Zurich standalone Critical Illness (Protection Review: Silver, Adviser Score: 6.0)

March 2022 Zurich: CI


Zurich has launched a standalone critical illness (CI) cover option for customers who do not want a CI product combined with life insurance. The insurer has also widened its Total Permanent Disability (TPD) definition, now offers standard rates for customers with some mental health conditions and has improved the wording around mental health conditions on its applications.

On the new plan, both core and select levels of critical illness cover are available, providing different breadths of cover, with Select having more specified conditions. In effect, the new option allows customers to choose whether to have life cover or not, with benefits being broadly the same otherwise.

The TPD benefit has been enhanced by adding a work tasks definition. If Zurich is unable to issue terms for the own occupation definition, customers will now automatically be offered the work tasks definition instead.

TPD pays the sum insured if a customer, through illness or injury, is permanently unable to carry out three out of six specified work tasks. The six are: walking; climbing stairs; lifting an object; bending; getting in and out of a car, and writing.

Age limits for TPD have been increased on application from 54 to 65, and customers can claim until their 71st birthday (up from age 60).

In a raft of changes, Zurich now also enables trusts to be fully completed online – removing the need for signatures and physical copies of the trust, so speeding up the process. So, if all information is to hand, a trust can be completed in one session, Zurich says. Greater clarity has also been given on how many trustees should be added to the trust.

Comment: Last year, some 83,173 standalone critical illness policies were sold in the UK, according to Swiss Re, which was up by over 30% compared to the 63,347 plans sold in 2019. Indeed, until recently, standalone CI was very much the forgotten part of the CI market.

It wasn’t always so though and go back to 1996 and over 100,000 standalone CI plans were sold.

The case for standalone CI is that it can be a good choice if a customer already has separate life insurance in place and needs no more life cover or, if they have no dependents or a mortgage to consider, but just want to ensure they themselves are supported if they become seriously ill.

There are also some unusual situations where life cover may be rated or excluded where CI wouldn’t.

But overall, there’s a debate about whether standalone CI is ever a good choice.

Part of that is because bizarrely, standalone CI can actually be more expensive than CI with life cover. That’s partly to do with selection issues (broadly, if you don’t want life cover, that might suggest it’s because you think you’re more likely to suffer a critical illness). There are issues around the survival period too – it seems unfair to not pay any of the sum insured if someone dies one day before the survival period ends but the full sum insured if they die a couple of days later. There are some who would go as far as banning all standalone CI cover because of these very practical concerns. Personally I think you can justify standalone CI in certain circumstances – and our review mark reflects that - but even within the Protection Review virtual office we hold a range of views and concerns. And how will the new Consumer Duty affect things?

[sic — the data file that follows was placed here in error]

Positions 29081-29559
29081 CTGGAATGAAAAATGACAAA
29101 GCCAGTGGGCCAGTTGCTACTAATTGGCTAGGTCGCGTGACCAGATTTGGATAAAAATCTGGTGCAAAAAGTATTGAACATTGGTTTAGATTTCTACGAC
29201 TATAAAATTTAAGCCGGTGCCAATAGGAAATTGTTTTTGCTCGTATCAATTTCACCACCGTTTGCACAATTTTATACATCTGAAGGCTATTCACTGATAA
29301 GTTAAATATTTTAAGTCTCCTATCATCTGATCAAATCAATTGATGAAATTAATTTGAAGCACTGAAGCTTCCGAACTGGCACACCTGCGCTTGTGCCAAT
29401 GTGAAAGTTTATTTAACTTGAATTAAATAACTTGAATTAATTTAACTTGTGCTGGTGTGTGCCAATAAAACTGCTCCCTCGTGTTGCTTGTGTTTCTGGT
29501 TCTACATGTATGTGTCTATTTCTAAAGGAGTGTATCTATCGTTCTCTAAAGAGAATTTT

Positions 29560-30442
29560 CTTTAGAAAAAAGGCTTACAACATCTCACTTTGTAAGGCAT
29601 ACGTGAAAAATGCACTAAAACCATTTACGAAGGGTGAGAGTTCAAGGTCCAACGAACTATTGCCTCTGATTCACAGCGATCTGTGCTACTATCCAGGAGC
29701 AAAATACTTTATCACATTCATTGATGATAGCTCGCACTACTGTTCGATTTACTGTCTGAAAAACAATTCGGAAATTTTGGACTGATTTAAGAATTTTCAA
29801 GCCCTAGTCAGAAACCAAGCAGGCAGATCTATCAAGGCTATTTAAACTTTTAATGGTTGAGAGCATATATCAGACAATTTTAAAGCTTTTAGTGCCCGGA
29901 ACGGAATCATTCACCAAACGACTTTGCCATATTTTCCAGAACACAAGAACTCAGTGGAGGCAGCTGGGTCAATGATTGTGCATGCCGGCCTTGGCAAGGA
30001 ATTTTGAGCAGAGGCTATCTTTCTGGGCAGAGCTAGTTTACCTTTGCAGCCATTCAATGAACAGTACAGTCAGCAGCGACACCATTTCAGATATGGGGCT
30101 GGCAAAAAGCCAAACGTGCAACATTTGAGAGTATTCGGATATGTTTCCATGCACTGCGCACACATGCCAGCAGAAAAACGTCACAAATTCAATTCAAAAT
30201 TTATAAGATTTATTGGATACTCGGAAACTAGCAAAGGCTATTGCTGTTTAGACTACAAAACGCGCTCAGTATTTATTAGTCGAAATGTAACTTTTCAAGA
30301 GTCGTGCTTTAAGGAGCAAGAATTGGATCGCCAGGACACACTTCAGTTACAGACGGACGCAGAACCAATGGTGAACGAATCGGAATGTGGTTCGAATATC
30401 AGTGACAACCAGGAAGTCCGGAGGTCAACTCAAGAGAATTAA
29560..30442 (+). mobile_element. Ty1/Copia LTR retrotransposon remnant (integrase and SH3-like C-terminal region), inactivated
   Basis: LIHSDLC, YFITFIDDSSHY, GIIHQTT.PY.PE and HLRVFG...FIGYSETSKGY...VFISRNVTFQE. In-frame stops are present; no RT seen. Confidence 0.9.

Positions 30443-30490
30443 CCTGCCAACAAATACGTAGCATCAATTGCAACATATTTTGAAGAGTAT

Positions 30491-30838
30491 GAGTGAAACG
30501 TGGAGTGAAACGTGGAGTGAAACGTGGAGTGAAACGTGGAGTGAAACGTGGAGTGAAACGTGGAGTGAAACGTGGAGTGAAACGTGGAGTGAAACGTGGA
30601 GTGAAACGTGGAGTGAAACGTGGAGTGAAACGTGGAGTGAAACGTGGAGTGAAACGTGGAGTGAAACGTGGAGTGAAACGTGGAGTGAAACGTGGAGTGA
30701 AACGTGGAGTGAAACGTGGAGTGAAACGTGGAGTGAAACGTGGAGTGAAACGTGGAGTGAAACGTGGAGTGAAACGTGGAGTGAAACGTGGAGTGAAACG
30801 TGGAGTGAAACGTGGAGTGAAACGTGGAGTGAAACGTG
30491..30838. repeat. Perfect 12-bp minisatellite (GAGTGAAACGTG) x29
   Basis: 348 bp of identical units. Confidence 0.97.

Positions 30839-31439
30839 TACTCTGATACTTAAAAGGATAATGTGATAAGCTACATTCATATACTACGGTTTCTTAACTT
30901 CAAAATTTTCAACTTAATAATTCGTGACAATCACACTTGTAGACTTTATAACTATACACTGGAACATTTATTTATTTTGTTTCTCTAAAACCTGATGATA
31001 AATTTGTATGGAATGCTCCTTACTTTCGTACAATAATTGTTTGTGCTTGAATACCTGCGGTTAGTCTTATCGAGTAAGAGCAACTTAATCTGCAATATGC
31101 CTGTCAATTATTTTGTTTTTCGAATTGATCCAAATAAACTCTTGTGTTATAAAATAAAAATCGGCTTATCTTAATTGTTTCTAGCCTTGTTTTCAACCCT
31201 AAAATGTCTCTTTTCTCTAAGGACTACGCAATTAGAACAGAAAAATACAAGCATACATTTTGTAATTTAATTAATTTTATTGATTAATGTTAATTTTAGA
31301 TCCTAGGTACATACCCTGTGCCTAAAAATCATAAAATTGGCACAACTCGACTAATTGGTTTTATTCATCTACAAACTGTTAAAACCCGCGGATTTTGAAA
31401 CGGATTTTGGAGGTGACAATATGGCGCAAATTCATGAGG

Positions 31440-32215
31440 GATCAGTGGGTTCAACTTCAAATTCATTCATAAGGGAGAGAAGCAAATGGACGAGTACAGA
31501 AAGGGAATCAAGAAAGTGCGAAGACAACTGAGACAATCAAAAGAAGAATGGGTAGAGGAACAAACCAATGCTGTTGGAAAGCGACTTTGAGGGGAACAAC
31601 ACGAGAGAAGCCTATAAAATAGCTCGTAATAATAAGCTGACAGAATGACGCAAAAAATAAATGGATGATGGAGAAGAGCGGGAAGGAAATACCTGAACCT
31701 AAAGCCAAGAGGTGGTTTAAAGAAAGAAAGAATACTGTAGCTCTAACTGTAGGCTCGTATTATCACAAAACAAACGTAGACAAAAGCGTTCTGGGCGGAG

Do let us know what you think.

Regardless of that, Zurich has chosen to enter the market by largely mirroring its successful regular CI plan, which offers a wide range of options, including two breadths of cover. Though making a sale easier, the danger with different breadths if cover is that if the customer later gets one of the simplified out conditions, they will receive no benefit. That transfers a risk to the customer that they may not fully understand and risks the wrath of the Ombudsman in future. No problem if that’s what the customer really wants, but the onus is very much on the adviser to ensure such simplified plans are sold correctly and with full understanding and acceptance.

One vulnerability for advisers with standalone CI plans is that customers must understand why there is no life cover so, as always, carefully documenting reasons why is important. Where disputes arise, it is invariably only after death, when a family member believes their loved one would have wanted life cover.

That said, there is a case for standalone CI in the right circumstances. So Zurich’s new plan offers advisers and customers another option when it comes to CI – with the bonus that no life cover means lower premiums too.

Plus points: A simple additional option – CI with or without life cover; Mirrors the existing plan; The market for standalone cover is growing.

Not so plus points: It’s imperative customers only choose this option if there is no need for life cover, or if it is not available or wanted; A choice of more or fewer conditions covered transfers some risk to the customer.


Rating (max 10): Overall: 7. Silver

Tags: CI; Zurich

I Mark: No

ShareThis Twitter LinkedIn Facebook Email
Previous Article Next Article

Keep on top of industry developments by email